New CU-Boulder study shows diversity decreases chances of parasitic disease

October 21, 2008

A new University of Colorado at Boulder study showing that American toads who pal around with gray tree frogs reduce their chances of parasitic infections known to cause limb malformations has strong implications for the benefits of biodiversity on emerging wildlife diseases.

The experiments showed that when the toad tadpoles were raised in tanks with the parasitic trematodes -- tiny worms whose larvae burrow into tadpole limb regions and disrupt normal leg development -- 40 percent of the emerging frogs became deformed, said CU-Boulder Assistant Professor Pieter Johnson. But when the toad tadpoles were joined in the tanks with gray tree frog tadpoles, parasitic infections in the toads dropped by almost half, said Johnson, lead author of the study.

The study showed tree frog tadpoles acted as "sponges" for the trematode parasites, which were subsequently killed by the immune systems of frog tadpoles, said Johnson. As a result, fewer parasites were available to infect and cause malformations in the toads. Both the gray tree frog and American toad are broadly distributed in the Midwest and eastern United States and often occur in the same wetlands, he said.

"This is one of the first experimental studies to definitively show that an increase in diversity of host species actually can reduce parasite transmission and disease," said Johnson of CU-Boulder's ecology and evolutionary biology department. Published in the October issue of Ecology Letters, the study has implications for the declining global diversity of wildlife species that are susceptible to parasitic infections, said Johnson.

Other research has shown that a decrease in diversity in mammal host species for ticks carrying Lyme disease increases the risk of Lyme disease in humans, Johnson said. Similar relationships between wildlife diversity and disease prevalence have been suggested by other researchers to influence other vector-borne diseases, including West Nile virus, tick-borne encephalitis and bubonic plague, he said.

"In the absence of parasites, the toads and frogs are pure competitors," Johnson said. "But when trematode parasitism is present in the ecosystem, the adage 'the enemy of my enemy is my friend' comes into play for the toads, which are essentially shielded from infections by the tree frogs." Co-authors on the Ecology Letters study included Richard Hartson from the University of Wisconsin-Madison and Donald Larson and Daniel Sutherland from the University of Wisconsin-La Crosse.

The researchers also ran experiments involving American toad tadpoles coupled with green frog tadpoles, and others involving American toads, eastern tree frogs and green frogs together in the same tanks, said Johnson. In the tanks containing toad tadpoles and green frog tadpoles, the toad tadpoles had similarly high infection rates to those shown when they were the only tadpoles in the tanks.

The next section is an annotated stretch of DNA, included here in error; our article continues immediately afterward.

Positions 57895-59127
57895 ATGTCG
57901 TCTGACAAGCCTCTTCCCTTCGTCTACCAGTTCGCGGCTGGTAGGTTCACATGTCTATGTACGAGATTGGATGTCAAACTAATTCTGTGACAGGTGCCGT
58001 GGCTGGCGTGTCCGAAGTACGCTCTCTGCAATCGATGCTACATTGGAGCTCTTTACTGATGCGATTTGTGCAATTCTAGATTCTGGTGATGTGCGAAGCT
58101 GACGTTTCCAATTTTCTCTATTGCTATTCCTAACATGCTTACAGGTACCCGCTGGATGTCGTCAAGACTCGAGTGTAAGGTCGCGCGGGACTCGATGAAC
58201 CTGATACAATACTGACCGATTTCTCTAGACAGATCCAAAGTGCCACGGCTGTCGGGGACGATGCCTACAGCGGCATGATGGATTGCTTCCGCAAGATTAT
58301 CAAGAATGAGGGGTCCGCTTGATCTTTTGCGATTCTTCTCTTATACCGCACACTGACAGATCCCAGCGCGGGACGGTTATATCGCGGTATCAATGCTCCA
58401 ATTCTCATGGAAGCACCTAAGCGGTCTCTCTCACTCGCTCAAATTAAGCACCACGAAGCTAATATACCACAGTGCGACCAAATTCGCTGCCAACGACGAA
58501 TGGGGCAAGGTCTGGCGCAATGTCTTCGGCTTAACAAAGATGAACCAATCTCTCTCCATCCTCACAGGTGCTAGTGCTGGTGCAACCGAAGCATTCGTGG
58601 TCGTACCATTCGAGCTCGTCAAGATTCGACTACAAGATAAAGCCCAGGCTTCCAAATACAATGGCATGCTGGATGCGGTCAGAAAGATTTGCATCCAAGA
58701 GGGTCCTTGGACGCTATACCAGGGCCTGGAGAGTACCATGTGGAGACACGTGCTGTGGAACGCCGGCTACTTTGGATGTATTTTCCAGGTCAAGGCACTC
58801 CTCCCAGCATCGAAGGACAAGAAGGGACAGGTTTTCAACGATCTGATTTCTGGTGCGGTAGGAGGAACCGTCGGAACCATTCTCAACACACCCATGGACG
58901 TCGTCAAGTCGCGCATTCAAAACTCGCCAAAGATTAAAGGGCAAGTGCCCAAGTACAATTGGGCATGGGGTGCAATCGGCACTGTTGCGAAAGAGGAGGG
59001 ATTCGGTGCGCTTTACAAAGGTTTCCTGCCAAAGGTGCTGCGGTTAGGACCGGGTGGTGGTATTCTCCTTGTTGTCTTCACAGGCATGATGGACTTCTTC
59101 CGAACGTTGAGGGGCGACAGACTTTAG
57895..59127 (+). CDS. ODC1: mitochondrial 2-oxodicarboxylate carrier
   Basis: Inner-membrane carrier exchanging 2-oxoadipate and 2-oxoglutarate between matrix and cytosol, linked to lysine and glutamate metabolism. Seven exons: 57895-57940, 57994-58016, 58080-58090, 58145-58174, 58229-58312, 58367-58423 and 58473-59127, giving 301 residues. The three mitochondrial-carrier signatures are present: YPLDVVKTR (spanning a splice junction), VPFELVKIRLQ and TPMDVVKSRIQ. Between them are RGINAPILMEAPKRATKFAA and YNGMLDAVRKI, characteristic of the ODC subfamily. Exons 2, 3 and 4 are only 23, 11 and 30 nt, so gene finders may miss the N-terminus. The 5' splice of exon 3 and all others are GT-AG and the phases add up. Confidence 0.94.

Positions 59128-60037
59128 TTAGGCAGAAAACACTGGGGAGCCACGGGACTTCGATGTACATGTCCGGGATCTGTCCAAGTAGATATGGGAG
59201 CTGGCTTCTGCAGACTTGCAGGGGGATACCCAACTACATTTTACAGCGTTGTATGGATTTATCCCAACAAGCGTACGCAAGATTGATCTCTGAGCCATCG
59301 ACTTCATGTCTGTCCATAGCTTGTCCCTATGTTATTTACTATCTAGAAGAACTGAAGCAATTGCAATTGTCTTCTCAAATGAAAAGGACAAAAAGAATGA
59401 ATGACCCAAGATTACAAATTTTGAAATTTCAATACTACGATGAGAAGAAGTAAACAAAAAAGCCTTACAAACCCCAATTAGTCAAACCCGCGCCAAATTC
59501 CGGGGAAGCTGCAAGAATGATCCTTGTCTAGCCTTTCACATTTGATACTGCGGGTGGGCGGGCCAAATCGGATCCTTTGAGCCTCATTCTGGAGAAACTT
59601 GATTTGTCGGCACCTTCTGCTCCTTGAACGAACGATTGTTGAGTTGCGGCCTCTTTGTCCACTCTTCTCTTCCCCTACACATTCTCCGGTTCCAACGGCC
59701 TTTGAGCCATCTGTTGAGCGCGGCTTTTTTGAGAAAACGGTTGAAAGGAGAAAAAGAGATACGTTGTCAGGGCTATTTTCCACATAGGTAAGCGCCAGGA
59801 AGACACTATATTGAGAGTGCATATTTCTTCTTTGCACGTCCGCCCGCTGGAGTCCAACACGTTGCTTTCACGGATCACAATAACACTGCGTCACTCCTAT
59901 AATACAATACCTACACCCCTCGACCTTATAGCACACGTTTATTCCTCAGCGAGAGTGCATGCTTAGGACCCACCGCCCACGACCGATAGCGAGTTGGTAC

But when all three tadpole types were raised together, the toad tadpoles were once again buffered from the parasites by the "dilution effect" provided by tree frogs. "Thus, the important determinant of parasite transmission was not total host diversity but the specific composition of the host community," wrote the authors.

The trematode has a complex life cycle involving snails, amphibians and predators. Host snails release parasite larvae into the water, infecting amphibians and causing deformations. Deformed toads and frogs rarely survive long in the wild because of their susceptibility to predators like wading birds, which ingest them and later defecate into wetlands, releasing trematodes to infect other snails and completing the life cycle.

As few as 12 trematode larvae, known as cercariae, can kill or deform a single tadpole by forming cysts in its developing limbs, causing missing limbs, extra limbs and other severe malformations, Johnson said. A 2007 CU-Boulder study led by Johnson showed high levels of nutrients like nitrogen and phosphorus used in farming and ranching activities fuel trematode infections in North American amphibians by hiking the abundance and reproduction of the snail species that hosts trematodes.

Deformed frogs first gained international attention in the mid-1990s when a group of Minnesota schoolchildren discovered a pond where more than half of the leopard frogs had missing or extra limbs, he said. Since then, reports of deformed amphibians have become widespread in the United States, leading to speculation they were being caused by factors like pesticides, increased ultraviolet radiation or parasitic infection.

A recent study of more than 6,000 species of amphibians worldwide concluded that 32 percent were threatened and 43 percent were declining in population because of causes like habitat loss, pollution and emerging diseases.
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The new study was funded primarily by the National Science Foundation.

Johnson was recently awarded a five-year, $875,000 David and Lucille Packard Fellowship to support his studies of emerging diseases in changing environments. For more information on Johnson's research visit the Web at http://www.colorado.edu/eeb/facultysites/pieter/index.htm.

University of Colorado at Boulder

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